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How Development and Distribution Work Together

Interview with Markus Bauer, Supplier Development Manager, EBV Elektronik

As Avnet Embedded has its own development and manufacturing facilities, it occupies a unique position within the Avnet group. It is now being integrated more tightly into the Avnet family by working together with EBV Elektronik, while EBV is able to expand Avnet Embedded’s distribution reach. In an exclusive interview with Markt & Technik, Markus Bauer illustrates the advantages this will bring to both sides.

Mr. Bauer, EBV Elektronik has started selling Avnet Embedded products with immediate effect. Did this not happen before with what was Avnet Integrated? What’s new about the strategy?

Markus Bauer: Up to now, Avnet Embedded – which used to be called Avnet Integrated – worked independently of the other parts of the group. We’re currently in the process of integrating this embedded specialist – along with all its skills – into the group. That way, all of the business units will have access to Avnet Embedded products and services. This also means that Avnet Embedded can access EBV Elektronik’s sales channels, starting right away.

Another point is that our customers want to be able to create and implement increasingly complex embedded designs. At EBV Elektronik, we weren’t always able to respond to these requests. Our Avnet Embedded developers adapt to these needs quickly, ensuring a shorter time to market. In addition, we’re now able to support a range of different applications – from standard modules to customer- specific designs.

How does EBV Elektronik benefit from this reorientation?

At EBV Elektronik, we’re able to address a significantly broader customer base. Although there are a few overlaps in the product portfolio, such as processors, our ability to meet specialised customer requests used to be very limited as we were purely a semiconductor supplier. From now on, we’re able to leverage a lot of synergies, such as our FAEs who can even carry out first-level support.

What consequences does this have for EBV Elektronik’s extensive portfolio?

One example is that EBV hasn’t previously had any x86 technology offerings. We’re now able to provide these with Avnet Embedded modules. Another thing worth mentioning is display technology, which we’re getting from Avnet now. Previously, we were able to offer displays from various suppliers but the new portfolio opens up completely new application areas. These include the PCAP touch segment, where we can now respond to specialised customer needs.

Does this mean you’ll be focusing more on customer-specific developments?

Yes, because we can now develop customised applications whenever required, based on our standard modules. For example, we’re creating our own PCB layouts, designed-in CPUs and memory, and adapting peripherals. In addition, we could conceivably use CPUs that we haven’t had in our linecard up to now. However, customers should expect longer development times in those cases – we’re significantly faster when adapting existing designs.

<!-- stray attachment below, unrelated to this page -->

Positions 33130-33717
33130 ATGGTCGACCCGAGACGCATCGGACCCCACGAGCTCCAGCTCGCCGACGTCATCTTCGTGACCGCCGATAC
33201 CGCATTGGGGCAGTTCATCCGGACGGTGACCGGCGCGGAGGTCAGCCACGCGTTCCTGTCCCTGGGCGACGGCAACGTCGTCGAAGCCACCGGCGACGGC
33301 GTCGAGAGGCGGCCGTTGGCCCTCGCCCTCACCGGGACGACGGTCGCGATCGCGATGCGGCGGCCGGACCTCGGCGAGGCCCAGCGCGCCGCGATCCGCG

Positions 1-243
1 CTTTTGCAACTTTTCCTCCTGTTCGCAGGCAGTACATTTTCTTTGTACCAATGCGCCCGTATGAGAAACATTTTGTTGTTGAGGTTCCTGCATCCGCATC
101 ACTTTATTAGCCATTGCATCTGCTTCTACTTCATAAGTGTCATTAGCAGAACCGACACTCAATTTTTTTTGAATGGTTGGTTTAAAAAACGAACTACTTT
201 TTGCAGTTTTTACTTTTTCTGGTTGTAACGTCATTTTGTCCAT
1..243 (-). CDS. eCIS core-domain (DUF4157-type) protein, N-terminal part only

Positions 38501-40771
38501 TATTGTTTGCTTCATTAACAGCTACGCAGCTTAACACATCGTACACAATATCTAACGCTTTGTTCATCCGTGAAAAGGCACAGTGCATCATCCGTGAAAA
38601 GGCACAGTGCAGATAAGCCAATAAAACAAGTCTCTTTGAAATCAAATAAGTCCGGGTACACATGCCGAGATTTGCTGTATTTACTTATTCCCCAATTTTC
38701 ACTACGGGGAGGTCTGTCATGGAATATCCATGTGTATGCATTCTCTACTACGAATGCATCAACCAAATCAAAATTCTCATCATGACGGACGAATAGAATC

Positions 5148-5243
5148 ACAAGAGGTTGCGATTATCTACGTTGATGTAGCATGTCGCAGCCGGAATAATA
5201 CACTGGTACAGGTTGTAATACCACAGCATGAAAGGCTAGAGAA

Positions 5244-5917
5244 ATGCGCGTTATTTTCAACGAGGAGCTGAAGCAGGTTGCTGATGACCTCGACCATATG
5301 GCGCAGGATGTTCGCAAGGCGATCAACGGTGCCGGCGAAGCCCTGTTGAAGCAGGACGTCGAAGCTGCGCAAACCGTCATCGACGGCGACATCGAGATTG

Is that the case for software too? You recently added a specialist company to the group with the Witekio acquisition.

Witekio is very application-oriented – the company’s roots are in board support packages. But the staff there also develop GUIs, application software and AI applications. In addition to Witekio, we also acquired the software specialist Softweb with about 500 developers. Its staff are very well-versed in areas like IoT and data mining. So in software development, we already cover a very broad area ourselves.

Supply bottlenecks are currently making life difficult for every company in the electronics industry. How are you dealing with these challenges?

We’re in a fairly comfortable situation at the moment. Our business relationships are mostly very long- term. That means we can plan for our customers’ requirements over a very lengthy timeframe. We can easily meet the needs of customers who let us know their requirements early on, but meeting short-term needs is still difficult. Like others, we also don’t always receive all the components we need but we do benefit from the long-term nature of our business relationships.

Have you had any thoughts about re-establishing local supply chains – or even manufacturing?

We’ve already been doing that for a long time now, as we develop and manufacture in Stutensee and Freiburg. Many other actors in the market outsourced their production years ago, while we still have both production and logistics under our own control. That means we’re not affected by the punitive duties involved when manufacturing in China. We also have another production facility in Malta. The next step is that we’re undertaking a complete renovation of our factory in Freiburg and extending the logistics area. Our new design centre in Deggendorf also helps us win orders.

The situation is different if we’re talking about semiconductors and components. There’s no point in us making these ourselves, but we already benefit from very broad-based production options. For example, we’re currently trying to source PCBs in Europe. Our experts are continually working on ways to stabilise the supply chains.

How do you see price increases and how do you manage to counter them?

We hope prices will become more stable, but I’m not too sure when that will happen. One advantage with Avnet Embedded is that we can offer a broad mix of products. In the past we benefited from positive effects like lower prices for certain components, such as cheaper memory modules. That did a lot to balance out higher prices for processors. We also have additional efficiency improvements and potential savings on transport costs by using Avnet’s logistics.

Thank you for the interview, Mr. Bauer.

Quote: “With our development and production facilities in Germany, we already have local supply chains.”